Today marks the 17th annual World Intellectual Property Day. Each year, the event is celebrated with a new theme in mind, this year’s being “Innovation – Improving Lives.” Today’s fast-paced world depends on innovation to make our lives safer, healthier, more entertaining and more interesting …. and on the intellectual property that drives that innovation. Copyrights, patents and trademarks reward creators and encourage them to develop their ideas, and they also attract investors willing to take risks to produce new products and services to benefit us all.
In honor of today’s celebration, let’s look back at some moments that redefined intellectual property over the years.
The Statute of Monopolies
Known as the first piece of legislation around modern patents, this Act of the Parliament of England became law in 1624. While the idea of patents dates back to medieval Europe (and maybe even longer), “letters patent” were granted based on political, religious and economic motivations that governments and monarchies could grant to a particular merchant or craftsman to give him exclusivity in a line of business. This system enabled those in power to abuse the system to curry favor and concentrate their own power (and, in turn, the government would receive substantial royalties – enabling it to avoid having to raise taxes). In fact, Queen Elizabeth I (d. 1603) was such an abuser of this system that she even issued letters patent for common items such as salt.
With such abuses becoming a more common occurrence, things needed to change in order for the English economy to grow. What makes the English Statute of Monopolies particularly memorable in the history of intellectual property is the clearly defined parameters it established and the precedent it set moving forward. Instead of allowing the government to determine who was granted rights to a particular idea or product, the law gave the “true and first inventor” of an item of intellectual property exclusive control over his or her invention for a period of 14 years. This milestone act continued to be refined over the years, but it was the first to put a firm stake in the ground of intellectual property law as we know it today.
Founding of WIPO
The founding of the World Intellectual Property Organization (WIPO) by the United Nations in 1967 marks a milestone in the international community and its value and recognition of intellectual property.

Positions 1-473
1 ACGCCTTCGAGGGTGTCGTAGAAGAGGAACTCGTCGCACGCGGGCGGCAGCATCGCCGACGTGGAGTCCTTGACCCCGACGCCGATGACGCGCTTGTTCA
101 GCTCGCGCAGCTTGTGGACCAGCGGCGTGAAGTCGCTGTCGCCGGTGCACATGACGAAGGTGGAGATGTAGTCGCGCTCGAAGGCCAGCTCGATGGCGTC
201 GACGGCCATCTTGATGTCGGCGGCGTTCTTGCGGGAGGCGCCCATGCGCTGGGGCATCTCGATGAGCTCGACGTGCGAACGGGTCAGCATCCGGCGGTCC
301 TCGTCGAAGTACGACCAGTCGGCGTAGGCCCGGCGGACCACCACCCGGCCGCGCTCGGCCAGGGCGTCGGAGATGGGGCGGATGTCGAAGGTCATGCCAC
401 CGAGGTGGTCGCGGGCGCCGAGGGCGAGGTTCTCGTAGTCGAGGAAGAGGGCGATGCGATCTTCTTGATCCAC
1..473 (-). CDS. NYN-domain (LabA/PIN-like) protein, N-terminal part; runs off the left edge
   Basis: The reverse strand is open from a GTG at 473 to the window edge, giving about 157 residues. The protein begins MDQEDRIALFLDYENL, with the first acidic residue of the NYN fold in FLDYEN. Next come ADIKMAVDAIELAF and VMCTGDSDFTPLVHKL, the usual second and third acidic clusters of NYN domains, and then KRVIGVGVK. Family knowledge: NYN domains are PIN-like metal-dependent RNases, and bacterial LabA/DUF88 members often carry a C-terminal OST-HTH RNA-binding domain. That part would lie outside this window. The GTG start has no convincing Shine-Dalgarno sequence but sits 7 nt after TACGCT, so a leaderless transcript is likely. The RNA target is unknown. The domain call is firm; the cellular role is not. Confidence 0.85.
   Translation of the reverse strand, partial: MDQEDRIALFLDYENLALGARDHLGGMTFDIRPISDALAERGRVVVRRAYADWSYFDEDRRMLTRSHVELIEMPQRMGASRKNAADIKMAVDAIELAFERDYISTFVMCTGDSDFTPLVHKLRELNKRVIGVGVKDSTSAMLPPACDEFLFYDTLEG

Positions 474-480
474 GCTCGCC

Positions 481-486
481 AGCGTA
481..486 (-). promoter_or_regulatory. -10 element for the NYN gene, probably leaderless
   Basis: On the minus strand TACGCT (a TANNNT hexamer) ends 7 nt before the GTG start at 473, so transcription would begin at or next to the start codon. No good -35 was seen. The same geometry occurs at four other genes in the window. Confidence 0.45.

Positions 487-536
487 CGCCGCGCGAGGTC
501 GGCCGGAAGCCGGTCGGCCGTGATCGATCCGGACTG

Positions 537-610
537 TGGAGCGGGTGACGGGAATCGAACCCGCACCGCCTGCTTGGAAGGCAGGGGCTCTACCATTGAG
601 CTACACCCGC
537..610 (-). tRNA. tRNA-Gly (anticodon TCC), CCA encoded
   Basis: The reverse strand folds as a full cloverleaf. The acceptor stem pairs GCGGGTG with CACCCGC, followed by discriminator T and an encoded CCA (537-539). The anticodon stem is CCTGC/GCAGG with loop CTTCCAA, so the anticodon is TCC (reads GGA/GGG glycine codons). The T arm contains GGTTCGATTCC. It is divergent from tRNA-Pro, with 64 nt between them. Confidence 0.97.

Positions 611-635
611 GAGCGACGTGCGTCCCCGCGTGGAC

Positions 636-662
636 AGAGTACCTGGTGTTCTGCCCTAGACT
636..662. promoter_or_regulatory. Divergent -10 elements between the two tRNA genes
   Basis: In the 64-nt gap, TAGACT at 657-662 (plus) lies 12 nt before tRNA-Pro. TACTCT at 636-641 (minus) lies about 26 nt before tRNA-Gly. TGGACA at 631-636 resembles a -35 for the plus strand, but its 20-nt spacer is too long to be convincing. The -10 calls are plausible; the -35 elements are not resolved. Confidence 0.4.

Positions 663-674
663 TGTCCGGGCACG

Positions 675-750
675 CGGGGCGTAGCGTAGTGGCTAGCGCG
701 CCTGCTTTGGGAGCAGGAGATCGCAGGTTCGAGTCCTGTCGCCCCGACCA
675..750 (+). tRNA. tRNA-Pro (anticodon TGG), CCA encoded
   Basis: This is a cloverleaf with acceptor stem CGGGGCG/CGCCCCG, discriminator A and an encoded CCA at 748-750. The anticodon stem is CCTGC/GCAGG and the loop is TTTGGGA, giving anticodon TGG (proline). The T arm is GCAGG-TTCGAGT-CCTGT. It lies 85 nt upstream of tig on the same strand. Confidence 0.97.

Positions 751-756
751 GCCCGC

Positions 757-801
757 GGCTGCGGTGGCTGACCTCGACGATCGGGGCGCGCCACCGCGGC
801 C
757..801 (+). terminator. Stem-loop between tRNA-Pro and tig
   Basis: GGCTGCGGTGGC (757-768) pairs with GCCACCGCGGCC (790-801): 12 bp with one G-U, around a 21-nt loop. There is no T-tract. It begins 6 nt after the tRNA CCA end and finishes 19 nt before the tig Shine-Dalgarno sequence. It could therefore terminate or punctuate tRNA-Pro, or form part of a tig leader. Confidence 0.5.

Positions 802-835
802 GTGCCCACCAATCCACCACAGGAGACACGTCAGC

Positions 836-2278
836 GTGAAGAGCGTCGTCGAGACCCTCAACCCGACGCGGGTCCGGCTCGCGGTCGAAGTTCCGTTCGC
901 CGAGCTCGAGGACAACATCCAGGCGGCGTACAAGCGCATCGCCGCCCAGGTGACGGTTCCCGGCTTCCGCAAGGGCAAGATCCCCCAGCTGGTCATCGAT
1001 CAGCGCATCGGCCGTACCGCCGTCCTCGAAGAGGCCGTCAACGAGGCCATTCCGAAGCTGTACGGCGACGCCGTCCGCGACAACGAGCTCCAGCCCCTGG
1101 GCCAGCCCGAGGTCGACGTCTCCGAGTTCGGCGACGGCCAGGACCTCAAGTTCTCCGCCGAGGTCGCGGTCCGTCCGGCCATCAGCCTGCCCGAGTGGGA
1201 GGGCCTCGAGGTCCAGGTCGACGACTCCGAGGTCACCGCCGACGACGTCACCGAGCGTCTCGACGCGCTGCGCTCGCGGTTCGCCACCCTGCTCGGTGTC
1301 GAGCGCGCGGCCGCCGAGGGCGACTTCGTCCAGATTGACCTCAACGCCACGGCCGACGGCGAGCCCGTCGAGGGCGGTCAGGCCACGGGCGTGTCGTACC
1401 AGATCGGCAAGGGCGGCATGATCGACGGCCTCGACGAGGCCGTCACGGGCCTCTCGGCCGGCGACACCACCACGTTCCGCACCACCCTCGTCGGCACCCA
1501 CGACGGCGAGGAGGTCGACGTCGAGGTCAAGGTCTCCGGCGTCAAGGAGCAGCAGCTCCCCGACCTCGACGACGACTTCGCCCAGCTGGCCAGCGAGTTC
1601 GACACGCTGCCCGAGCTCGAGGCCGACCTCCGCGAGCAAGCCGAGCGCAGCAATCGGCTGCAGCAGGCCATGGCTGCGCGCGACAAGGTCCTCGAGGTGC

WIPO inherited a mandate from its predecessor, the United International Bureaux for the Protection of Intellectual Property, to promote the protection of intellectual property. Through its creation, WIPO became a specialized agency of the United Nations and its responsibilities have evolved with the times. As the world grew smaller through the advent of new technologies, not only did WIPO aim to protect the interest of rightsholders but it looked to incorporate the interests of multiple parties to foster economic growth and development.
In fact, the holiday we’re celebrating with this blog post was founded by WIPO, which declared every April 26th as World Intellectual Property Day to highlight the importance of copyrights, patents, trademarks and industrial designs.
The explosion of the internet
One cannot speak about innovation and the advent of new technologies without highlighting the creation and skyrocketing growth of the internet, which has impacted almost every aspect of our lives. The ability to post, cultivate and share information so quickly on a global scale has, for some, muddied the waters in terms of copyright and other forms of intellectual property. How do you navigate a landscape that is growing faster than the laws that attempt to govern it?
In bringing awareness to the laws that govern both the traditional and modern spheres of intellectual property, information sharing can still be a fundamental aspect of science and discovery while still respecting the protections afforded to rightsholders. This very balance is what makes World Intellectual Property Day and the organizations that support it relevant and important, even in this day and age.